News Feature | September 5, 2014

Nosopharm Seeks Partner To Develop Novel, Resistance-Combatting Antibacterial

By Cyndi Root


Nosopharm, an anti-infectives R&D specialist, recently presented findings on a new class of antibacterials known as Odilorhabdins that shows promise in combatting antibiotic resistance. The novel agent is in the preclinical stage, developed with Nosophorm’s proprietary platform. Philippe Villain-Guillot, CEO of Nosopharm said, “Our presentation at ICAAC is also a launchpad for future partner discussions. Our next objective is an R&D (preclinical and clinical) and commercialization partnership with a biotech or a pharma company by mid-2015. We welcome a broad range of enquiries from within the industry.”


Odilorhabdin was mined from the symbiotic bacteria Xenorhabdus and Photorhabdus, an emerging bioresource for antibiotics. Nosopharm discovered and developed Odilorhabdin in 2013 as part of a three-year program studying antibiotic resistance. Odilorhabdin, also called NOSO-95, is a member of a new class of drugs named the Odilorhabdin class. The company states that NOSO-95 is active against most multi-resistant Gram-negative pathogens, including Escherichia coli, Klebsiella pneumoniae, and Pseudomonas aeruginosa. In vitro and in vivo, the agent shows potential in treating healthcare-acquired infections (HAI).

Healthcare-Acquired Infections

Health care–associated infections (HAIs) occur in healthcare settings, such as hospitals and clinics. While many instances of infection including sepsis arise due to healthcare failures, treating these infections is proving difficult due to antimicrobial resistance. While industry, government, and universities are working to combat this resistance, safe and efficient drugs are not yet forthcoming.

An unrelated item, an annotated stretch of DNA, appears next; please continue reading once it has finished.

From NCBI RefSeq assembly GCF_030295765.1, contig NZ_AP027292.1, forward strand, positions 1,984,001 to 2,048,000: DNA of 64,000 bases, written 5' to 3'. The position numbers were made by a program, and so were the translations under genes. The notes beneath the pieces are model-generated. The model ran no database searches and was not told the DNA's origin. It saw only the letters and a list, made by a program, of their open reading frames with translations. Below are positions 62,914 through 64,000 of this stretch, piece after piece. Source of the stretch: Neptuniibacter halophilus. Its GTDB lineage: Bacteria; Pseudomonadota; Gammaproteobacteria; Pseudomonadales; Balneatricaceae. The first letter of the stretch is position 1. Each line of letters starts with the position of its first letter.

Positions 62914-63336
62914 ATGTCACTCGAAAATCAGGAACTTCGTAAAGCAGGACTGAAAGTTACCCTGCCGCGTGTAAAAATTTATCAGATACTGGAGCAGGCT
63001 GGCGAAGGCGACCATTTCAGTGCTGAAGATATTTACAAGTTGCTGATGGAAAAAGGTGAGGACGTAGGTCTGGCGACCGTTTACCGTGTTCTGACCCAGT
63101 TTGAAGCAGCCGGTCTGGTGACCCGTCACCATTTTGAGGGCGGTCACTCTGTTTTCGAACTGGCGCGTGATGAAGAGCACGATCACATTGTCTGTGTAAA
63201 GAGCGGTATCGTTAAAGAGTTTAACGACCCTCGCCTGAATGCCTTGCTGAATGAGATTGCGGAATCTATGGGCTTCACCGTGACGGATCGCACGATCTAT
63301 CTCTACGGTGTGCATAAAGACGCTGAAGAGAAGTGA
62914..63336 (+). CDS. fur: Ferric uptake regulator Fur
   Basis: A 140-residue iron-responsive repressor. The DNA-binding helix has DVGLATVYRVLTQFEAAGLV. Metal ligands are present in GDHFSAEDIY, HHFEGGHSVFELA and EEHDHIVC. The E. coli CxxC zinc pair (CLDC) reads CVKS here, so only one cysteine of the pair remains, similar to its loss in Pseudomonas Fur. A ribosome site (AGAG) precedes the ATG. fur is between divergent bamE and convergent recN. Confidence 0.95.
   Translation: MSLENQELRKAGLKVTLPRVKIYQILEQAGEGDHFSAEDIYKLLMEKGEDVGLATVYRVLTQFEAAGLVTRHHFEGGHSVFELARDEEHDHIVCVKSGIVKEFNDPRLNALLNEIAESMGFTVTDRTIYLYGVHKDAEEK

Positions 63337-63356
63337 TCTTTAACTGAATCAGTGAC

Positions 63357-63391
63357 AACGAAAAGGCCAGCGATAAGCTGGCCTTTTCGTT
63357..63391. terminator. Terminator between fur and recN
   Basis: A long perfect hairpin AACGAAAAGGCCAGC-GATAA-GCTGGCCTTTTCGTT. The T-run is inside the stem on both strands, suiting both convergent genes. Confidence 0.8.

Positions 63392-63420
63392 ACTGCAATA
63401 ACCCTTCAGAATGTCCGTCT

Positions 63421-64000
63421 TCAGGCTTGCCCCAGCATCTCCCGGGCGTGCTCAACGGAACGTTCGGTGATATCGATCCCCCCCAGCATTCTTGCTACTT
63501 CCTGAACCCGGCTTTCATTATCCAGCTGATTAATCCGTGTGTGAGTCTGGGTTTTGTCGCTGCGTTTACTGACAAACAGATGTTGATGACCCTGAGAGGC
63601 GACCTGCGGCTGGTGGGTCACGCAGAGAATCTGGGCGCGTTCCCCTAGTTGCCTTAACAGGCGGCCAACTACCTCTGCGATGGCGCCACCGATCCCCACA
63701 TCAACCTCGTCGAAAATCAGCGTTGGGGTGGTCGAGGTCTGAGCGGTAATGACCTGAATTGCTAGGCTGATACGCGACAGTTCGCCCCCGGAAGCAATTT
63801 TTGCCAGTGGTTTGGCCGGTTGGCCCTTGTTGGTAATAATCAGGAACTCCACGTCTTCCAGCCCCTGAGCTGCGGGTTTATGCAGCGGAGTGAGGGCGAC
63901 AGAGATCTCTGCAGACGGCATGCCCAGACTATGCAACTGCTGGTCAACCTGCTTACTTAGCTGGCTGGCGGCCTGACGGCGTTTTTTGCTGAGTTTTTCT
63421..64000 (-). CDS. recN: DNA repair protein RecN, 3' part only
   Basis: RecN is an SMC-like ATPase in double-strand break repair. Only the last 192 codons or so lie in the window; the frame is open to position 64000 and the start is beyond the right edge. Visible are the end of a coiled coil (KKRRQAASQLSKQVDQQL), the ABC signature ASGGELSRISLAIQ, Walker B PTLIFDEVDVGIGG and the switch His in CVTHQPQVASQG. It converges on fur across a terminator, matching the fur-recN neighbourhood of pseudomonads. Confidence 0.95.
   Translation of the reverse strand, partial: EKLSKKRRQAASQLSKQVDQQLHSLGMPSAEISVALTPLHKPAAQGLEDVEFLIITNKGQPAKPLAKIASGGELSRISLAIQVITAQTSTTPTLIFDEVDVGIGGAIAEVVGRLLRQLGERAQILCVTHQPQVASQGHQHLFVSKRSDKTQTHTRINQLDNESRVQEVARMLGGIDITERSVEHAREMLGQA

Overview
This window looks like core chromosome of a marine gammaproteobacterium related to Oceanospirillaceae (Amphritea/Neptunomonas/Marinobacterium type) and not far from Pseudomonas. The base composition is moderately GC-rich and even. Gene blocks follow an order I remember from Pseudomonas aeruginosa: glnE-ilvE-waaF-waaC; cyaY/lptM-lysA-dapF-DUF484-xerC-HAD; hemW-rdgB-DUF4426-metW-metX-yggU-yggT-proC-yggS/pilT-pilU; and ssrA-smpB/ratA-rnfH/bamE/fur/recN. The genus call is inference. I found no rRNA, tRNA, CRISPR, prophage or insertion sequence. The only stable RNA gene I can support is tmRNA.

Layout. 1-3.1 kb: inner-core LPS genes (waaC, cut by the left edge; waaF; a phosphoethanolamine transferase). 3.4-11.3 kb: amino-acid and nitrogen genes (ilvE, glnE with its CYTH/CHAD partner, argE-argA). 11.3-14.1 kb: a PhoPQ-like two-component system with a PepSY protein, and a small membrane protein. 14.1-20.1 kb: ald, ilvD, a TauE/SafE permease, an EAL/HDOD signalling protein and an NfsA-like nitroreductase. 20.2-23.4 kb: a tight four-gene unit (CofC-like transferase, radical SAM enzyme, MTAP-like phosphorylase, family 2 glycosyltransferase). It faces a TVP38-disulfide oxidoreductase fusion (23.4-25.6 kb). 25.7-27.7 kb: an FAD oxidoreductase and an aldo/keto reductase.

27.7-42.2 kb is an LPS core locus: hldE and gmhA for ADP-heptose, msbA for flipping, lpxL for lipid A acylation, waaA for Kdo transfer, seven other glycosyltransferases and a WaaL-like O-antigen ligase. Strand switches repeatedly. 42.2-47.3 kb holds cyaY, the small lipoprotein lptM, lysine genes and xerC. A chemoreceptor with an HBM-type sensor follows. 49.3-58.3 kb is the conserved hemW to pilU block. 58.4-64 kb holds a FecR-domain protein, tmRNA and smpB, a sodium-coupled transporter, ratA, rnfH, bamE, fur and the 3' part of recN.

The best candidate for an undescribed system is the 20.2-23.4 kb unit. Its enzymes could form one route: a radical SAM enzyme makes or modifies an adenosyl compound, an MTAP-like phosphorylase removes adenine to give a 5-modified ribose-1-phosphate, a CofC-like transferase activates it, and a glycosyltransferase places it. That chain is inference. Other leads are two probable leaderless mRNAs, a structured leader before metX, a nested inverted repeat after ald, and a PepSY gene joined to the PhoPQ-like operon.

A report from GlobalData states that antibiotic resistance in sepsis patients is growing. Marc C. Hansel, Ph.D., GlobalData Analyst, says there are no sepsis-specific treatments. Furthermore, growing bacterial resistance to antibiotics will make treating sepsis patients even more difficult. He said the lack of sepsis-specific treatments is a “glaring void.”

The analysis included opinions from key leaders in the category. They told GlobalData that niche treatments are needed for sepsis patients with complications such as endotoxemia, acute kidney injury (AKI), and acute respiratory distress syndrome (ARDS). Of interest to the analyst in up and coming drugs are AM-Pharma’s recombinant human alkaline phosphatase (recAP), Asahi Kasei Pharma’s ART-123, and Spectral Diagnostic’s Toraymyxin.

Hansel added that companies should pay attention to the recent failures of Eli Lilly’s Xigris, Eisai’s Eritoran, and Agennix’s talactoferrin alfa when designing clinical studies. He said that smaller, homogeneous patient populations would work best and would command premium pricing upon approval.